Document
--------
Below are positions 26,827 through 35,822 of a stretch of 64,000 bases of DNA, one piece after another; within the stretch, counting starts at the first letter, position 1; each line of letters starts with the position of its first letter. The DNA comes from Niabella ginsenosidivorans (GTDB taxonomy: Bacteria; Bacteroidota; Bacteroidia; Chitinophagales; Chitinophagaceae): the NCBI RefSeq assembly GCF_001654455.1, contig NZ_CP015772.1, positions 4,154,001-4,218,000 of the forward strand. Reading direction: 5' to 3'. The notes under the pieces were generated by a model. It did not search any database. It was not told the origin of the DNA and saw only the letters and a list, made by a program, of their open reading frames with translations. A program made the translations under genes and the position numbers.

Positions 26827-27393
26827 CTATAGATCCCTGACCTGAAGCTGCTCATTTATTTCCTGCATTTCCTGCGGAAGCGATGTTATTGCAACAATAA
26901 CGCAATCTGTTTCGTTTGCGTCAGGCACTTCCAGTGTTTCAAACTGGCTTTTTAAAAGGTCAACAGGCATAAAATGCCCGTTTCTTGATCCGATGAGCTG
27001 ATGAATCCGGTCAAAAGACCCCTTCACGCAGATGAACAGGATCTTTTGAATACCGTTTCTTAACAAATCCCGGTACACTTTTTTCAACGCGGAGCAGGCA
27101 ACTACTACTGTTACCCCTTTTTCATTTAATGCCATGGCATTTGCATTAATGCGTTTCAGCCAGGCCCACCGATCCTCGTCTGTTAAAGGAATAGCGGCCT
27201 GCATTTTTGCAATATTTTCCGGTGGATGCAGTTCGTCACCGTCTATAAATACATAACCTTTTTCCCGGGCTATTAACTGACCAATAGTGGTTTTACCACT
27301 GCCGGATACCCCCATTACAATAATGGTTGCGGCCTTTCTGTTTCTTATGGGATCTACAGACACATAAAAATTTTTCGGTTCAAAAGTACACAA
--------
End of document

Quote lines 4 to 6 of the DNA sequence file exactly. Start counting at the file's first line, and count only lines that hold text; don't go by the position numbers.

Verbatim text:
26901 CGCAATCTGTTTCGTTTGCGTCAGGCACTTCCAGTGTTTCAAACTGGCTTTTTAAAAGGTCAACAGGCATAAAATGCCCGTTTCTTGATCCGATGAGCTG
27001 ATGAATCCGGTCAAAAGACCCCTTCACGCAGATGAACAGGATCTTTTGAATACCGTTTCTTAACAAATCCCGGTACACTTTTTTCAACGCGGAGCAGGCA
27101 ACTACTACTGTTACCCCTTTTTCATTTAATGCCATGGCATTTGCATTAATGCGTTTCAGCCAGGCCCACCGATCCTCGTCTGTTAAAGGAATAGCGGCCT